A House Labor subcommittee opened hearings yesterday on a plan to adjust automatically the minimum wage level each year.
Since enactment of the 1938 law setting a wage floor that must be paid covered workers, the figure has been fixed by act of Congress and then remained the same for several years until Congress was ready for another employer-labor fight and raised it again.
The new plan by subcommittee Chairman John H. Dent (D-Pa.) is to tie the minimum to the average wage paid manufacturing workers. His bill would set the minimum at 55 per cent of the average wage 30 days after enactment and at 60 per cent the first of next year. Each year it would automatically be adjusted to stay at 60 per cent.
The effect would be to raise the minimum from $2.30 to $2.85 within 30 days and to about $3 the first of next year. It would also repeal the differential for lower-paid farm workers next year.
The AFL-CIO endorsed the automatic escalator yesterday, but asked that the minimum wage be raised to $3 immediately. Labor lobbyist Andrew J. Biemiller said the late Sen. Robert A. Taft - known as Mr. Republican - had proposed that approach in 1949.
About 6 million workers who are paid no more than the minimum wage would benefit immediately if it is increased.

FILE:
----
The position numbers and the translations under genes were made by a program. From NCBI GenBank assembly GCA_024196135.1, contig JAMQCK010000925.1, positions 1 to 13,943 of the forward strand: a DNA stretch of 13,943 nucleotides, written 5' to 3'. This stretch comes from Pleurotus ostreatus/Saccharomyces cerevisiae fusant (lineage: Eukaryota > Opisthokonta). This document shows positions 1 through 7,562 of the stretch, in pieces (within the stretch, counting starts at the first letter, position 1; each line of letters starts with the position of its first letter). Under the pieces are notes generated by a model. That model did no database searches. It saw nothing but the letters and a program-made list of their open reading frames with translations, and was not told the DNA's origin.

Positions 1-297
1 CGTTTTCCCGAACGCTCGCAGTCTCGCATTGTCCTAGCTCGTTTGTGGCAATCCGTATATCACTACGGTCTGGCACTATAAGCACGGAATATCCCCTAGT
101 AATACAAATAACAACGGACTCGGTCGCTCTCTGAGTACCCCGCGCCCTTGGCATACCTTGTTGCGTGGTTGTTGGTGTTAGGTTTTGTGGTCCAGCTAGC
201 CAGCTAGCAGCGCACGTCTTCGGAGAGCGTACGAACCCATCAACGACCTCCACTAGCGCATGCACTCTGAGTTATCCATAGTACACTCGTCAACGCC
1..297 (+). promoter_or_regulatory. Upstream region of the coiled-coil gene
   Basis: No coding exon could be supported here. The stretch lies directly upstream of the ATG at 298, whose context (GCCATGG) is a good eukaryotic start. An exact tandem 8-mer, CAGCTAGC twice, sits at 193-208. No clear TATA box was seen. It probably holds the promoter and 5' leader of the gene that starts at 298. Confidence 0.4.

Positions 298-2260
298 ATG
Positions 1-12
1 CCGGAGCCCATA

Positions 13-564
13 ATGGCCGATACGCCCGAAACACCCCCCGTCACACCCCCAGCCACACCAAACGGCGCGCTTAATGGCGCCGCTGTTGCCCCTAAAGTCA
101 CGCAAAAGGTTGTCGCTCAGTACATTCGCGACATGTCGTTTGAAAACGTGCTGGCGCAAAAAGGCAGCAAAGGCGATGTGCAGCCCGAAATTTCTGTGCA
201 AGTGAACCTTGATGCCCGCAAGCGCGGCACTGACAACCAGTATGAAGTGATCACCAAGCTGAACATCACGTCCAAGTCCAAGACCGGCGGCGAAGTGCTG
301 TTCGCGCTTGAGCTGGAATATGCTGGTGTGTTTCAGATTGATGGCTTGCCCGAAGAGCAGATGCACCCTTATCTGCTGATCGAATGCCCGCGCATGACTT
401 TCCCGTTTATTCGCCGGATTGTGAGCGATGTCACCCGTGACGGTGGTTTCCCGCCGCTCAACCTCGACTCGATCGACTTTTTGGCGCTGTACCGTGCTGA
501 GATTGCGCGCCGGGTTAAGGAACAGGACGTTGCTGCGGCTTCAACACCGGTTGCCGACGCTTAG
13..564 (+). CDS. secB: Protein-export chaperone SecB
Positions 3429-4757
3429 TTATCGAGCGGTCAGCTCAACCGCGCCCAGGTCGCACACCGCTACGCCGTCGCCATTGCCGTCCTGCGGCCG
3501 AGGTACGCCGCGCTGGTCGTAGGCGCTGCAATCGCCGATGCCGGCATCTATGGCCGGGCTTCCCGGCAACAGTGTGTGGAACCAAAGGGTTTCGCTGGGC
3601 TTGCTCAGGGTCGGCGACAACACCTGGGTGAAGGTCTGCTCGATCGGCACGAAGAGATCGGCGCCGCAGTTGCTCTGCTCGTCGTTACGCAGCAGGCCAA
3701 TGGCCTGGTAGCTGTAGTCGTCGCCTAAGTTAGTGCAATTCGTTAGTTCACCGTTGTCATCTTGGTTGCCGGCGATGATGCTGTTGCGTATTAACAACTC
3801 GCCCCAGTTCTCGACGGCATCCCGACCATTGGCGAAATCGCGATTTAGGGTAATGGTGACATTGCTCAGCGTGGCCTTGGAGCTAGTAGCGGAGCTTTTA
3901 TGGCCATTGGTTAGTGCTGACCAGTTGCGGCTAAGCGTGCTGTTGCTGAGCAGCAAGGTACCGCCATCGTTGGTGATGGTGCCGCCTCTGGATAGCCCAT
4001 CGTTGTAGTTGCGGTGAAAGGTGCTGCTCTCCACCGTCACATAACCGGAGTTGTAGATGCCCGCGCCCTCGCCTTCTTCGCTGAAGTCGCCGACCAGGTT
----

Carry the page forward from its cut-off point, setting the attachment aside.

Dent has discussed the automatic adjustment formula with President Carter and Secretary of Labor Ray Marshall. But the administration has not taken a position on it.
Two liberal Democrats on the subcommittee, second-termers Paul M. Simon (D-Ill.) and George Miller (D-Calif.), indicated they might consider permitting a teenage differential - paying youth less to perform the same work as adults - because of the high teenage unemployment rate.
Simon said a minimum wage bill won't pass unless it does something to help young differential for fear employers would lay off heads of families and hire teenagers to do their jobs at less pay.
The American Hotel and Motel Association opposed a provision in the bill to repeal existing law that permits them to pay less than the minimum wage to waitresses and other workers who receive tips. The association said the added costs would require hotels to increase rates by 75 per cent or lay off more than 200,000 workers.